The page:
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Tax Treaty Considerations for Expats in India

Submitted: October 2013

Tax treaties exist to protect taxpayers from being taxed twice on certain money flows between two countries. Treaties are particularly important if you have investments outside India, and intend bring money earned from them into India during your stay. They also apply if you build up some investments in India during your stay, and intend to leave them here after you have left. India has the wide network of tax treaties in force with over 80 countries worldwide.

Most tax treaties will conform to the OECD Model Treaty and typically will state how the various forms of income are taxed. It will state whether the specific income is only taxed in India; only taxed in your home country, or taxed in both countries. It may also state what rate of tax is applicable in different cases. The treaty will also contain a definition of residence only for the purposes of the treaty; this is not the same as the definition of tax-residence in tax law. The types of income covered by a treaty may include:

  • property income
  • business profits
  • dividends
  • interest
  • royalties
  • capital gains
  • employment income
  • directors fees
  • income from sports and entertainment
  • state and private pensions, alimony and child support
  • money for the full-time education of students, and
  • income from teaching.

It is important to understand that a tax treaty applies to both money sent from and to India.

The withholding tax rate in India on dividends sent to countries without a tax treaty with India is 0%. Thus you are only likely to benefit from the treaty if you are remitting money into India from abroad during your stay. For example the tax rate on dividends sent from New Zealand to a country without a tax treaty is relatively high at 30%. The treaty with India calls for a maximum rate of 15%. This means that for dividends received from New Zealand, there may be a substantial saving as a result; though this may depend on the level of franking credits attached to the dividend. However as the highest withholding tax rate in India is 0%, this is the rate that will be applied to dividends sent from India to New Zealand, rather than the 15% stated in the treaty.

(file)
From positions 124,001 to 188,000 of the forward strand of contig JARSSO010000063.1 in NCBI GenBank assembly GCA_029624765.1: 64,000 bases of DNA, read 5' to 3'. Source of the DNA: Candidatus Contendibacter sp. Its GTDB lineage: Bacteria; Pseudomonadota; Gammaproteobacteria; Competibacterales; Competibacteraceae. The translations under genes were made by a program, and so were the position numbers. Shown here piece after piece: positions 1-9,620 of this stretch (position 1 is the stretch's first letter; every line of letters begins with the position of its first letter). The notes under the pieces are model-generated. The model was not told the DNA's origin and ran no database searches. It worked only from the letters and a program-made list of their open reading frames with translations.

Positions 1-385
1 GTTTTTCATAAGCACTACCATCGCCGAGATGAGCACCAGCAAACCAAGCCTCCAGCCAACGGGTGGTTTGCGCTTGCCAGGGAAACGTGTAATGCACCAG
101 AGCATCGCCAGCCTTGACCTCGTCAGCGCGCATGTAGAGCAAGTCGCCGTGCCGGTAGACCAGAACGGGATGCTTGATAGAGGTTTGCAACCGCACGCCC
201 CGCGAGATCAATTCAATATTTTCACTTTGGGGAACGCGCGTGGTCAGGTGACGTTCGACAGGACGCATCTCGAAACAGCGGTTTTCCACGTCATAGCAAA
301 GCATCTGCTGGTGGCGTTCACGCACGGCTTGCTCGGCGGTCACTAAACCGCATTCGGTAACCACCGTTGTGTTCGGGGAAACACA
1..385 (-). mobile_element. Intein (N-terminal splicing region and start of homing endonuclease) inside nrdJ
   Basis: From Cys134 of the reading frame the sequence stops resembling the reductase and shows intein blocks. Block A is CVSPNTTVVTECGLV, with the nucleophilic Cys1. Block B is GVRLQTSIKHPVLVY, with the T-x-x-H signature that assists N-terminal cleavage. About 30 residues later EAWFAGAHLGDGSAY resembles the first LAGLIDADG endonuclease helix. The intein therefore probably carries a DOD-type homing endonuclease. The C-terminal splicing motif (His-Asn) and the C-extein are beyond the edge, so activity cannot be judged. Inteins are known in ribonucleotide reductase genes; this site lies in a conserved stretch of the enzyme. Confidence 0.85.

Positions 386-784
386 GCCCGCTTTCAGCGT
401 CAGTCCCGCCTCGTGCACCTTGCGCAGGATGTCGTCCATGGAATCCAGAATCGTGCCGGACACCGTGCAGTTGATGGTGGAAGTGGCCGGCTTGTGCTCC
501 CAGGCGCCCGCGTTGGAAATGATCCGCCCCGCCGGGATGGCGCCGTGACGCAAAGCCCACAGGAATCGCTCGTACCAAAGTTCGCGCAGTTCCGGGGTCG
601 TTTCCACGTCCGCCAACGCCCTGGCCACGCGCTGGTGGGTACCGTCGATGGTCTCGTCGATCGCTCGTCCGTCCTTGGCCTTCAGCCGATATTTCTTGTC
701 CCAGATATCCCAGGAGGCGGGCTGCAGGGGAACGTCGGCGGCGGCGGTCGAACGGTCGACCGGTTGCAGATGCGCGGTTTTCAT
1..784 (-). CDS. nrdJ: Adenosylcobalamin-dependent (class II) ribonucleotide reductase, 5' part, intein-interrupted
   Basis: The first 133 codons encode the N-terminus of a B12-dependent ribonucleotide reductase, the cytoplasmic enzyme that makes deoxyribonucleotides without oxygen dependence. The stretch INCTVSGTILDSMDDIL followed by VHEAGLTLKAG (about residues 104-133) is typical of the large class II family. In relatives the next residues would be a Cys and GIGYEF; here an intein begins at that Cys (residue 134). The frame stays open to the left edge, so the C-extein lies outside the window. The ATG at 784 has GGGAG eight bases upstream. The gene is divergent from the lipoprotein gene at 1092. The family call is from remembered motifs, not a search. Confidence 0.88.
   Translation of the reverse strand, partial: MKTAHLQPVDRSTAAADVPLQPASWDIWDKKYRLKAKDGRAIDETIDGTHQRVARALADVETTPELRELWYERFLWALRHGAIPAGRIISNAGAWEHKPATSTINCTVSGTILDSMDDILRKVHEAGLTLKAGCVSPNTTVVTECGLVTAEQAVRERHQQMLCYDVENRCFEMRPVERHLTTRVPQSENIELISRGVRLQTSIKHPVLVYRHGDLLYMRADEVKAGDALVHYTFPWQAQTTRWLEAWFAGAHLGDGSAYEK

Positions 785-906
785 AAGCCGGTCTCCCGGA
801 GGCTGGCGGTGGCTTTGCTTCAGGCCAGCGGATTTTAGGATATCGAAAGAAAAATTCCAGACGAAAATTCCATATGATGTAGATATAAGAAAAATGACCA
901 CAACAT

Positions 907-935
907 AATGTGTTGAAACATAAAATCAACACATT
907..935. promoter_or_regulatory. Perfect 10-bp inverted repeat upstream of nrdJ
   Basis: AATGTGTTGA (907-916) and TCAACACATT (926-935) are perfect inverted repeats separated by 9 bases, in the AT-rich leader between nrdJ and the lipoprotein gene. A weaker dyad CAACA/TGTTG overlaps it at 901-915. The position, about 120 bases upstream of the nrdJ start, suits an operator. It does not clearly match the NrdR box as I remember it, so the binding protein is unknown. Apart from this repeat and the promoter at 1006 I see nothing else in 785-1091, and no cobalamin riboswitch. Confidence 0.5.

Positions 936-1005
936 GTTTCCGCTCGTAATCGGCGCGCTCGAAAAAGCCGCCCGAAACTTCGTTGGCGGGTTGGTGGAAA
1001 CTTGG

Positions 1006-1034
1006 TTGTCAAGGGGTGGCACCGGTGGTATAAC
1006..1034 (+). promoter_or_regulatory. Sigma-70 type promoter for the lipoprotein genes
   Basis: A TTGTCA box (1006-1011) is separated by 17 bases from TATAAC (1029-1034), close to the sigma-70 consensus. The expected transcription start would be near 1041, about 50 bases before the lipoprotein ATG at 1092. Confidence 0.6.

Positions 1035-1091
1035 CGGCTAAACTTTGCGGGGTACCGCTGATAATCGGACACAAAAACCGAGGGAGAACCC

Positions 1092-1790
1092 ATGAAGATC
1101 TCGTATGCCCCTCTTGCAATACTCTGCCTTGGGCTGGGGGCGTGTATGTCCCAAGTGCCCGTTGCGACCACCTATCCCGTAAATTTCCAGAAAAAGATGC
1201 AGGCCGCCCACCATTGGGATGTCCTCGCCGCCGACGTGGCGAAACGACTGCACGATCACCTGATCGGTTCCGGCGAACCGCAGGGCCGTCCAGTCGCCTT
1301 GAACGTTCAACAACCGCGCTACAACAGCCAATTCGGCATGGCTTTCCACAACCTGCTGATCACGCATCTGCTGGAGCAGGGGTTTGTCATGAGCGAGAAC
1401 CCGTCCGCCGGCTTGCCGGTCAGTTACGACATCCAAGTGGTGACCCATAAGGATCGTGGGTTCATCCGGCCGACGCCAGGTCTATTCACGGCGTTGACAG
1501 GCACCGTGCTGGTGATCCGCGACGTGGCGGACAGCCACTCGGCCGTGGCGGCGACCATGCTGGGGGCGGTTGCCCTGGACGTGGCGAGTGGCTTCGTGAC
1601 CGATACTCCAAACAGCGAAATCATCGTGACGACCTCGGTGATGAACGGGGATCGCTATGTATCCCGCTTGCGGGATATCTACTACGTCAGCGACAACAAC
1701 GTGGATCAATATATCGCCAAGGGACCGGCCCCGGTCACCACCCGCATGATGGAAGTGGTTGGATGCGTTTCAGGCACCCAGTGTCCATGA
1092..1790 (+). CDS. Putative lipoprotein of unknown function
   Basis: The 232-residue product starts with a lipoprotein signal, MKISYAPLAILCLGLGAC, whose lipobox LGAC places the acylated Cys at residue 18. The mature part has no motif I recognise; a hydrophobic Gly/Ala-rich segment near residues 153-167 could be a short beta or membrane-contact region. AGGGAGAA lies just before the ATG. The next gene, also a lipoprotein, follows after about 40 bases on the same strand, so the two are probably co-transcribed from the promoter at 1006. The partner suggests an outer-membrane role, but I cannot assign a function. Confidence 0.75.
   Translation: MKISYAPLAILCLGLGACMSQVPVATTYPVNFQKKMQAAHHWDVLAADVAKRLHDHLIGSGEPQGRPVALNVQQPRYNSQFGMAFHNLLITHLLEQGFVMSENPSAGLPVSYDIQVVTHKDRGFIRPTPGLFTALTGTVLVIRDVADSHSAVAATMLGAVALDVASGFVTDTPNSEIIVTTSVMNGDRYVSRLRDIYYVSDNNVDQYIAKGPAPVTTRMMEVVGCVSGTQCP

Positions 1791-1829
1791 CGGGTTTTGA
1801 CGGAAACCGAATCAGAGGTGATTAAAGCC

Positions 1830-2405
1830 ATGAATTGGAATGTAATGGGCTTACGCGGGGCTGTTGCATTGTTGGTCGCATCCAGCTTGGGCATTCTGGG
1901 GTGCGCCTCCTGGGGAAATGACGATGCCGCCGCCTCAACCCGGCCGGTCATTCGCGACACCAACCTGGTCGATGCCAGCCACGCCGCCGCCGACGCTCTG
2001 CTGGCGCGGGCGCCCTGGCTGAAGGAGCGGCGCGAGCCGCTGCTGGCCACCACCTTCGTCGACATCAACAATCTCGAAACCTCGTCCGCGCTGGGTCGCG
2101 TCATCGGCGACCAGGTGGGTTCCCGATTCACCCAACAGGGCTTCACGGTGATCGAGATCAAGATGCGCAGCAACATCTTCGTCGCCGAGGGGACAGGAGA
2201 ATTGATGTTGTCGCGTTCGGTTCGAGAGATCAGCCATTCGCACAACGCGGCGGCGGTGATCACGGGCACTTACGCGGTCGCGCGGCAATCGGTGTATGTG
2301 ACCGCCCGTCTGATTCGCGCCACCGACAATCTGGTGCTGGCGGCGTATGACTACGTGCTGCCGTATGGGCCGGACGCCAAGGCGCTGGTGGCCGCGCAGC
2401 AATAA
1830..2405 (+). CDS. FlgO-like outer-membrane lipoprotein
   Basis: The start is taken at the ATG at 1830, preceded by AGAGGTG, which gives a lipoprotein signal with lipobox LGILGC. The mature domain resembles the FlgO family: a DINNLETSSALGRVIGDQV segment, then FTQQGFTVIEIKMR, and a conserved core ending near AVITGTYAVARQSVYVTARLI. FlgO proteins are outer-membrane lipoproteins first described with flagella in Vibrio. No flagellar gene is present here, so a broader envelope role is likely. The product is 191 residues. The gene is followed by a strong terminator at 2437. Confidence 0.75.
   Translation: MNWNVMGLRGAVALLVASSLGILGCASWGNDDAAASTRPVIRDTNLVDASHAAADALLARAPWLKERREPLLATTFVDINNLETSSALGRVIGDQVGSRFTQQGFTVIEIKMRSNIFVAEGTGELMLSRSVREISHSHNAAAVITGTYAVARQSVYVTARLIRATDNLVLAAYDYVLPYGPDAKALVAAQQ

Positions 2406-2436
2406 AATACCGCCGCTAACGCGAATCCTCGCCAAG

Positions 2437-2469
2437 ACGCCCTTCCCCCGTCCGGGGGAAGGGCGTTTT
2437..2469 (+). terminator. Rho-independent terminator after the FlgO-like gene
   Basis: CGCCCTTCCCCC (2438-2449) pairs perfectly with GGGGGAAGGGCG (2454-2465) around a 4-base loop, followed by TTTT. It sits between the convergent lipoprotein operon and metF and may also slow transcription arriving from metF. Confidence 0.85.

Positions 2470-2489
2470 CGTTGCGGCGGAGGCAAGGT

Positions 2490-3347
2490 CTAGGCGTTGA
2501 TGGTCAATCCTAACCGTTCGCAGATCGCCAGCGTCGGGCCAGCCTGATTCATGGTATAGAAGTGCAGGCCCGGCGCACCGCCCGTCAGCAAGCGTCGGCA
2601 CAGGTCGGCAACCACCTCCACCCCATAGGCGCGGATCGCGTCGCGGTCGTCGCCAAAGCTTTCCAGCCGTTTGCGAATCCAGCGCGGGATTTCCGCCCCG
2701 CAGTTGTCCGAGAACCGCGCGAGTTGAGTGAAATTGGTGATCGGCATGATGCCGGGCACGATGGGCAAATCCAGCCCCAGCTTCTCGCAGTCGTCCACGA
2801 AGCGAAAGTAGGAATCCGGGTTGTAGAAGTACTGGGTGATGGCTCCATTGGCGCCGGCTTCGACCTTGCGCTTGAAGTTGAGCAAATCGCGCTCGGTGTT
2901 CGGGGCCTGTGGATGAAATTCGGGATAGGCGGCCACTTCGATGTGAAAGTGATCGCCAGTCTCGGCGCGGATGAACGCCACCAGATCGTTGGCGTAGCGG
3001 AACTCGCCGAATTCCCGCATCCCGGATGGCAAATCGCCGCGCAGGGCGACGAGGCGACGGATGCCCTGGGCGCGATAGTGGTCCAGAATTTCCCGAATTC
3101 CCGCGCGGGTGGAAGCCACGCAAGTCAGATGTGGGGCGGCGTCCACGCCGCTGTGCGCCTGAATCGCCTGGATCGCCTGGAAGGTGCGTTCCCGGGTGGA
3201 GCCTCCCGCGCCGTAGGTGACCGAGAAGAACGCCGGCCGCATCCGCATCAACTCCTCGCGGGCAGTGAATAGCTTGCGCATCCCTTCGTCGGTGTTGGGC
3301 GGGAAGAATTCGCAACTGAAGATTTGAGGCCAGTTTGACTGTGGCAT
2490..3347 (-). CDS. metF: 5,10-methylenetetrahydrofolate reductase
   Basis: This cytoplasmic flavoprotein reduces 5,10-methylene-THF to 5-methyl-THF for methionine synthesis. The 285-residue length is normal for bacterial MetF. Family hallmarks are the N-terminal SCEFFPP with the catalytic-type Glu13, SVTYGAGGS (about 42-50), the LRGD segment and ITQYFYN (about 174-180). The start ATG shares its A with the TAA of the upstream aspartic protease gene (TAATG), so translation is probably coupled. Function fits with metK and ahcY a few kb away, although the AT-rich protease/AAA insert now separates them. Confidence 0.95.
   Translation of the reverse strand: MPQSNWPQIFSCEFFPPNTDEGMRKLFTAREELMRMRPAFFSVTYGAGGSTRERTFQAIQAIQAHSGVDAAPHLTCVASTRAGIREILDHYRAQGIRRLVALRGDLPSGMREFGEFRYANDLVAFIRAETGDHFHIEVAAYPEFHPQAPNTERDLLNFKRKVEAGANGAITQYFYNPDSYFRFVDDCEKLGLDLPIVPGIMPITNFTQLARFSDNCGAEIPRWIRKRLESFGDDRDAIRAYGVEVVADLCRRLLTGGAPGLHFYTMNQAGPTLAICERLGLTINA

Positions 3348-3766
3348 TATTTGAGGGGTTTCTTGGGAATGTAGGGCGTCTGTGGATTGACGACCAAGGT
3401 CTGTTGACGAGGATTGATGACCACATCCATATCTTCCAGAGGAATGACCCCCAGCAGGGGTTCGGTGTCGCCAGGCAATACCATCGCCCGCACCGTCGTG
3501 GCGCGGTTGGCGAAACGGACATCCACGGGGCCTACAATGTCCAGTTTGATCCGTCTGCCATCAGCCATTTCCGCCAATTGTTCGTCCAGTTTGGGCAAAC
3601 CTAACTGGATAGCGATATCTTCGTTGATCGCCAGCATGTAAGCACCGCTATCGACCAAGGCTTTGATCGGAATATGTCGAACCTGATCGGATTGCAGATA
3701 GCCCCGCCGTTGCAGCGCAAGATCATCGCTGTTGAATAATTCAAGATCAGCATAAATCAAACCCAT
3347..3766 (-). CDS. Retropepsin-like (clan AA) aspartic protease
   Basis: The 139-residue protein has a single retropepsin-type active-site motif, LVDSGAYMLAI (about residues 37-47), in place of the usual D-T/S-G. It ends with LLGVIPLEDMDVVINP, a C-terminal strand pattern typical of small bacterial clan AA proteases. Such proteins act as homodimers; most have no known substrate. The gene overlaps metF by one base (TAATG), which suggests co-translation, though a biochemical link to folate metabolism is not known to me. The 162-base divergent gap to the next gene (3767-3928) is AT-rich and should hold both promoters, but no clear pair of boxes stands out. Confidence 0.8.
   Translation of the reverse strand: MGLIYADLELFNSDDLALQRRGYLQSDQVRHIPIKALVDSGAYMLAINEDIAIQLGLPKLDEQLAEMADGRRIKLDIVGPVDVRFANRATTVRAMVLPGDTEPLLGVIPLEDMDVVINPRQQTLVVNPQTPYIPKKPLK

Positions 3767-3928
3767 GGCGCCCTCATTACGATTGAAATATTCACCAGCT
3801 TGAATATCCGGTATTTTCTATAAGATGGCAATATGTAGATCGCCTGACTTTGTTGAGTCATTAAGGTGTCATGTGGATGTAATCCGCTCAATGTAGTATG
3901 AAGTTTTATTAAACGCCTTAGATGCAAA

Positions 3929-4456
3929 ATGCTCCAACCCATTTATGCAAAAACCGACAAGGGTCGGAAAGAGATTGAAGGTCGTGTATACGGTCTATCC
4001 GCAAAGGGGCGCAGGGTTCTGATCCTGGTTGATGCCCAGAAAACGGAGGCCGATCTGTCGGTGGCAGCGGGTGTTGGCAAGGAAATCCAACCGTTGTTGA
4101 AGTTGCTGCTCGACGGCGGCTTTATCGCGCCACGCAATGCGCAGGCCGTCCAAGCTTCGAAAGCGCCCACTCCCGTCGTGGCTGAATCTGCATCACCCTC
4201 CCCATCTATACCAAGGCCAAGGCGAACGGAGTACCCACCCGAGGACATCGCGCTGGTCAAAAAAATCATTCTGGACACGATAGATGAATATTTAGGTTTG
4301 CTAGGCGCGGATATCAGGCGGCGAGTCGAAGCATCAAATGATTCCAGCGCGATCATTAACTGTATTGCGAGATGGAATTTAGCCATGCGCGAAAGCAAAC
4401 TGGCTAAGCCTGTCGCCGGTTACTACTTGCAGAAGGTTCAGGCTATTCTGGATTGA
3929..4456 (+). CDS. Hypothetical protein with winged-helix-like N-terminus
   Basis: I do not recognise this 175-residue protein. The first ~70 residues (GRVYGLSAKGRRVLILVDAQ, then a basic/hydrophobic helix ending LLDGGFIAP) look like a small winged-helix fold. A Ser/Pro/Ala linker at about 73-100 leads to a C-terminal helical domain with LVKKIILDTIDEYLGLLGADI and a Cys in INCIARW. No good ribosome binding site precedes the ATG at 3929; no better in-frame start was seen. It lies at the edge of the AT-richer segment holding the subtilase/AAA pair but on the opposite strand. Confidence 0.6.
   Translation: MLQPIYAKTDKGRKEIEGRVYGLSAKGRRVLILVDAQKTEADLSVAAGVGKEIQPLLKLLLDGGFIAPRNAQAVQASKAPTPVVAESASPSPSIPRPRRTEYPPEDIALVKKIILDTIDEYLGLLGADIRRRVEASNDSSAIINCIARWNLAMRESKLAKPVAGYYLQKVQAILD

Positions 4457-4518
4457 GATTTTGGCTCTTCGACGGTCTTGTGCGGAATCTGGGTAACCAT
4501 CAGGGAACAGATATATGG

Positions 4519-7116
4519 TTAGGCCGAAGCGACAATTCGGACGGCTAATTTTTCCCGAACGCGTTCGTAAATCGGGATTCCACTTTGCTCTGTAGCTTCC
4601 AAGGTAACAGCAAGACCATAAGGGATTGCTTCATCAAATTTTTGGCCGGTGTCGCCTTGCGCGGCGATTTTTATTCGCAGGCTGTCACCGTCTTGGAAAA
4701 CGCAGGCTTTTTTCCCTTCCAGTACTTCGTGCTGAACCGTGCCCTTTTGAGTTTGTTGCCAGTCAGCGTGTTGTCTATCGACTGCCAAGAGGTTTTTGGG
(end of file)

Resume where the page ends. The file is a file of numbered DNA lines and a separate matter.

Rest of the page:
The withholding tax rate in India on interest sent to a country without a tax treaty is generally 20%, if sent to a country with a tax treaty they are generally reduced to 10%, this is also the rate which will generally apply to interest sent to India from another tax treaty country.

The withholding tax rate in India on royalties sent to a country without a tax treaty is 25%, if sent to a country with a tax treaty they are generally reduced to 10%, this is also the rate which will generally apply to royalties sent to India from another tax treaty country.   

A table showing the effective Indian tax treaties is available here. For the complete rules and rates it is necessary to read the treaties themselves. These can be found by following a link attached to the country name in the table. The sections on dividends, interest and royalties are generally in the middle of the document.

Prior to arriving in India you may be able to arrange your existing investments so that the maximum advantage is gained from the terms of any treaty. This may involve moving investments from one non-India country to another to reduce the tax rate paid.

If your home country has a generally lower rate of tax than India, you may be able to use the residency definitions in the treaty to show that you are still a tax-resident in your home country. By doing this you may avoid paying some India tax on overseas income from work outside India and non-India dividends, interest, royalties and capital gains.

If your home country has a generally higher rate of tax than India, you may benefit by becoming tax-resident in India as early as possible. At the end of your stay in India you can also rearrange your affairs to ensure that any ongoing income from India employment or investments is also taxed at the lowest rate possible in the future.

 

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